Sometimes people do things that violate our boundaries, which is one of the most common reasons we end up getting in our feels. The good news is that we’re in control of our boundaries and we can shift them as we need to. Although emotions aren’t always negotiable, actions (and reactions) are. And it can feel really empowering to choose who you want in your life and the context that you choose to have them. Sometimes it’s worth the work to communicate about your boundaries and to negotiate your interactions with people, and sometimes it’s not. The cool thing is that it’s your choice.

I’ve mentioned that emotions aren’t always negotiable, especially for people living with anxiety disorders, but I also need to acknowledge that we live in a social world where so much is out of control. The way our disabled bodies operate in a late-capitalist system, the way race affects peoples’ experiences, the way our gender dictates literally how much we will be paid or how likely we are so be raped… We don’t have control over those things. And I want to be very clear that I am not talking about systemic violence in the rest of this post. It’s also well worth noting that people have the choice to use whatever privilege they may have to hold some space for oppressed people’s reactions for being oppressed. That shit is real.

What this post is about is about how we do our best to operate within this world and how we can tangibly go about standing in our power when we do have control over what happens. Because that’s real too. And all of these things can exist simultaneously.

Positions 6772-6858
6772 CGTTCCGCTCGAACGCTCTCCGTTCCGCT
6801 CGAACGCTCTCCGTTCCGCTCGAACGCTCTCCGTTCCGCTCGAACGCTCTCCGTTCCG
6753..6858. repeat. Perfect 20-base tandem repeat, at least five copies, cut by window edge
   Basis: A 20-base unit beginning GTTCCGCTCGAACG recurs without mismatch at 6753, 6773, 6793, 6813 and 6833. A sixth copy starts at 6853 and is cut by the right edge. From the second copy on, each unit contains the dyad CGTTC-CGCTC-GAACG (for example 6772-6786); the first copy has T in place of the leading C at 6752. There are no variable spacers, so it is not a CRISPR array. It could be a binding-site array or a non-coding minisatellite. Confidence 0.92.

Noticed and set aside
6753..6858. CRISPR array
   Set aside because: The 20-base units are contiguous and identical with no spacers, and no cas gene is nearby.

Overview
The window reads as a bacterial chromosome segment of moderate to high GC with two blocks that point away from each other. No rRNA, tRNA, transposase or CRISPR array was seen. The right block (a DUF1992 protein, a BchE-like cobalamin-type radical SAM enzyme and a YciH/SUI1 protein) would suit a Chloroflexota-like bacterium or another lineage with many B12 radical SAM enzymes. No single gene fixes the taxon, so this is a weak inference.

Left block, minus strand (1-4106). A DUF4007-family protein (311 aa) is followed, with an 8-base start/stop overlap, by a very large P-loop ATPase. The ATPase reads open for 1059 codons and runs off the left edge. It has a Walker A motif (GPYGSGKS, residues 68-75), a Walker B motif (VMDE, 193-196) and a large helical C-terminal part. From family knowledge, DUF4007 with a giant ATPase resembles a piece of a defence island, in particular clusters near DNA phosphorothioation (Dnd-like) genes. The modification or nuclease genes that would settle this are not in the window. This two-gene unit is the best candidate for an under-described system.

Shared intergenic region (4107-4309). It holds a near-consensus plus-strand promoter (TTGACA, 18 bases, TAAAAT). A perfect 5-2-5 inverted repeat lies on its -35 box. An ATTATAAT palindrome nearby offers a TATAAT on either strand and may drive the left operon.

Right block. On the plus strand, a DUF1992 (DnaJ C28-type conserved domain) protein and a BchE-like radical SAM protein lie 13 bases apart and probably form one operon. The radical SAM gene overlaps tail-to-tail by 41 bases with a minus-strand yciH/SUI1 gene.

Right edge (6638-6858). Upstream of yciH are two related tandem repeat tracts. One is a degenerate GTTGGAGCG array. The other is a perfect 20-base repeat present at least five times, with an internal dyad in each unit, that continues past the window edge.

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I often feel compelled
To do as much as this
Glass picture frame that
Houses
My ever-moving self
Will allow me to do not
Because I feel obligated but
Because I feel true and honest
Joy
When my finger tips graze the
Energy of your toe tips
When our voices mix
Like cream blends into fresh coffee
My joy is not fleeting
Because it has roots
So when my chest caves in,
Instead of speaking my truth,
I am called to rest.

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Check out my interview with Nicole Beatty! We chat about:

  • Nicole‘s favourite things about living in Northumberland County
  • About Nicole’s career in community development and resource development management
  • What lead Nicole to run for council
  • Nicole’s experience with being a young women running for town council
  • Nicole’s vision for economic development in Cobourg
  • Nicole’s vision for culture and tourism in Cobourg
  • Nicole’s vision for sustainability in Cobourg (including the inflatable floating playground at Cobourg Beach)
  • Nicole’s vision for affordable housing
  • Nicole’s vision for engaging youth in the community (including all-ages show venues and a youth advisory council)
  • Nicole’s advocacy work
  • What community looks like to her
  • Nicole’s favourite Cultivate moment ever
  • Cannabis legalization, the role of municipal government in managing it, and looking to Indigenous communities to learn from them.
  • What song Nicole is learning on uke

 

Local Organizations Nicole is Associated With:

Featured Tunes:
Born to Love You by Ellen Torrie  (Click her name to check out her rad new website!)
I’ll Wait by Sweet Alibi 
Burn the Rapists, Not the Witches by Backyard Riot (From their brand new, locally written and recorded EP!)
Bro Hymn by Pennywise

I recently began “Integral Coaching” sessions with an absolutely delightful woman named Rae Kess. This process started with a conversation about where I’m at personally and with my creative work. It then moved to world-building and goal-setting. Then, Rae created a rad outline for our work (it’s very based on metaphors, super cool stuff) that provided a one-sentence focus for my work over the next 5 months. The topic she identified after our conversation was:

“To be more able to set clear boundaries so I can focus my energy on structuring and monetizing the creative work that I care about.”